By John Rieping | Published 11 Sept 2014 in The Madera Tribune | All rights reserved |
“There is a certain poetic value, and that a genuine one, in this sense of having missed the full meaning of things. There is beauty, not only in wisdom, but in this dazed and dramatic ignorance.”
-- Journalist and author G.K. Chesterton
One of the peculiarities of polite conversations is they tend to begin with the deepest questions that often receive the shallowest of answers.
Think back to the last time you ran into someone, whether vaguely familiar or a stranger, with whom talking was an expected courtesy. You exchanged revelations to satisfy the ignorance of the other, whether that lack of information was spoken or assumed.
Who are you? What do you do? How are you? There are those who will gladly inform you about these topics like a dog happily fetching a ball, eager to run and skillful in performance. Some offer merely acceptable replies. Then there are the ones who have to think about the answer.
Be wary. Those are the ones in danger of possibly taking your interest seriously.
We may satisfy this oft-assumed curiosity with a name, a place of origin, a job, or a relationship that binds us — however weakly — with the one with whom we speak. Yet such questions are metaphysical puzzles wherein may lurk dragons fair or foul.
In fair form, the dragon may be one of satisfaction and comfort in who and what we believe ourselves to be — a good daughter, son, spouse, student, worker, friend, lover, Christian, Muslim, atheist, athlete, thinker, etc. In venomous form, the dragon may be shame and doubt over who and what we believe ourselves to be — broken, dumb, fat, ugly, unlovable, old, addicted, useless, abandoned, etc. We find our value in our self image, regardless of how true it may be, and present it to others more than we realize.
And these dragons can sink their poisonous teeth into more than ourselves.
In late August, one such reptile showed itself at the Madera Unified School Board meeting in central California in which some parents expressed concerns about a man hired to work with at-risk students. He was a convicted, imprisoned, and released felon who in the past decade has worked professionally in gang and drug intervention.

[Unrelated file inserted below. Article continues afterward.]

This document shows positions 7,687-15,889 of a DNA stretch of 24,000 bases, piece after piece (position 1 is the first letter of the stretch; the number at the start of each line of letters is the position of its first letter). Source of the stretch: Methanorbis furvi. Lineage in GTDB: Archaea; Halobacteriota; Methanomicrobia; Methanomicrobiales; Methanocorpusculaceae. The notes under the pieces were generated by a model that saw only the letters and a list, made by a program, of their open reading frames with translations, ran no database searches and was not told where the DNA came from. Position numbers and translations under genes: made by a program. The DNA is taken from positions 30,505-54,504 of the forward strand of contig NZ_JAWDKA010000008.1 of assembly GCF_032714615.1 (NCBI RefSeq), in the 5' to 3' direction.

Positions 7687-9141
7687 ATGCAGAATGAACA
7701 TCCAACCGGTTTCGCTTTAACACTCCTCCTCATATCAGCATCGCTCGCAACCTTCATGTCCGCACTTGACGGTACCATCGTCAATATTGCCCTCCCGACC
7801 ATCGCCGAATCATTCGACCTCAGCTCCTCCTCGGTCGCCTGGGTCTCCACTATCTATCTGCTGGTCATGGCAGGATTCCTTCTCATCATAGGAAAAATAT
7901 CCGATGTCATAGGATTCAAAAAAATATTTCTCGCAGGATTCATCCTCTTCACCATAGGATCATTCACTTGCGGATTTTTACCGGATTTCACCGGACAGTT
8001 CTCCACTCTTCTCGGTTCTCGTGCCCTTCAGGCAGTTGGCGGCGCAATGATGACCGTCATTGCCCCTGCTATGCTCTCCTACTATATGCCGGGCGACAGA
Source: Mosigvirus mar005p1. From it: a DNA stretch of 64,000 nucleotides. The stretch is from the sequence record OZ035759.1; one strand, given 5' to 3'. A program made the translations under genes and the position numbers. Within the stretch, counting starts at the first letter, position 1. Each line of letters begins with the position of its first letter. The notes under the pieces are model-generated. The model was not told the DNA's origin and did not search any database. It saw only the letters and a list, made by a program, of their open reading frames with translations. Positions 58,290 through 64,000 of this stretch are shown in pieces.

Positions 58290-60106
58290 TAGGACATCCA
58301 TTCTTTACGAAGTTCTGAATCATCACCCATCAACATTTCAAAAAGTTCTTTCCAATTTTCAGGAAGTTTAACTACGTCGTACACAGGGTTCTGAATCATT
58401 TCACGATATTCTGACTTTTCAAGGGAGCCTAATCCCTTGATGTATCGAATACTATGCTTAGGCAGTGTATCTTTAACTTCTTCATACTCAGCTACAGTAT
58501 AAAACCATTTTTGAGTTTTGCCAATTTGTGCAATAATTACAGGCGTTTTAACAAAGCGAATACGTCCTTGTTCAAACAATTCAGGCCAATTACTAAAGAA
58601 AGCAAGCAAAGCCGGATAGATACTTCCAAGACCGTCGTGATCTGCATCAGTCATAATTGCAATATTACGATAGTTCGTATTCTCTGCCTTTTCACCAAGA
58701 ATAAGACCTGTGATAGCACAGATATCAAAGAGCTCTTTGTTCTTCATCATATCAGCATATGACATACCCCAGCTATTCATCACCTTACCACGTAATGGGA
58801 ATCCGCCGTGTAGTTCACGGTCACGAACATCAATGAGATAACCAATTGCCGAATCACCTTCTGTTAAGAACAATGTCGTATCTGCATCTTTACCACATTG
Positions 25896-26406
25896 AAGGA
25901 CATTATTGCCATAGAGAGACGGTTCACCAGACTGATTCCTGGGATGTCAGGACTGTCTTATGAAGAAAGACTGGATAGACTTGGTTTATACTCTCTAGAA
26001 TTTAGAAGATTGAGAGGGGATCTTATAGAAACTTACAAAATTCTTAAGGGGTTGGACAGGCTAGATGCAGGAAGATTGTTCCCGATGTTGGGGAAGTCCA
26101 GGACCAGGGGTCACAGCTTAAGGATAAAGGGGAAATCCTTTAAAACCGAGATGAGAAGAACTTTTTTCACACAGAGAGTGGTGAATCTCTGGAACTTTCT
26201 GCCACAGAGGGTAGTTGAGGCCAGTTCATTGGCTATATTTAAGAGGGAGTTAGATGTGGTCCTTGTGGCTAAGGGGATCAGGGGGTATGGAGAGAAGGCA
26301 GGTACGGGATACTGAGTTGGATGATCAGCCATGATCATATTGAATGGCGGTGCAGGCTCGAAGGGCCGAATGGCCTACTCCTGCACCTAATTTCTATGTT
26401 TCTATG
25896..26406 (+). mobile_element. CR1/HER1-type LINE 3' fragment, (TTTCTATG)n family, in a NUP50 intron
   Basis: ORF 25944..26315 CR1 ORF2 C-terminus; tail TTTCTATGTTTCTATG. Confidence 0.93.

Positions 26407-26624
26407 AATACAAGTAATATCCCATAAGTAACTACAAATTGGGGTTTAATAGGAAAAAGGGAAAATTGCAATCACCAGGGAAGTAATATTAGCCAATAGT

As one parent said, “A felon is a felon, is a felon.”
Such thinking works well when speaking of inanimate objects. When I plug in my cell phone to charge it before I sleep at night, I would be a bit puzzled if I woke up and found it had transformed into a toaster. The only changes common to objects are that of decline: food goes bad, toys break, clothing wears out, and so on.
With animals, including humans, such a mindset can mislead. A gentle household dog may meet up with other pet dogs at night and roam the area together brutally attacking livestock like a feral wolf pack. A once good student may become a poor one when strong emotion grips the heart, and the reverse is just as possible. And so on.
We well know that change is possible and likely, but the dominant threads pulling on our heart — such as love of a child or spouse — make us foresee good or bad changes without cause, and distrust what does not fit our vision.
On Wednesday, Pope Francis pondered the words of the Jewish rabbi Yeshua (Jesus) in the Gospels: “Be merciful, just as your father is” (Loukas/Luke 6:36). This command of Yeshua is easier or harder to follow depending on “who” is the person involved. What of jailed criminals, Francis asked on behalf of skeptical Christians, must we be merciful to them too?
“Some will say, ‘This is dangerous. These are bad people.’ Listen carefully: any one of us is capable of doing what these men and women in prison have done. We all sin and make mistakes in life. They are not worse than you or me. Mercy overcomes any wall or barrier, and leads us always to seek the face of the human being. And it is mercy that changes hearts and lives, that is able to regenerate a person or enable him to be newly reintegrated in society.”
Mercy disturbs our clear understanding of “who” and “what” we or others may be, and it may complicate our lives. But it liberates as well. Because mercy is a dragon slayer that reminds us where our value truly lies — in our shared humanity, made in the image of God (Beresheit/Genesis 1:27).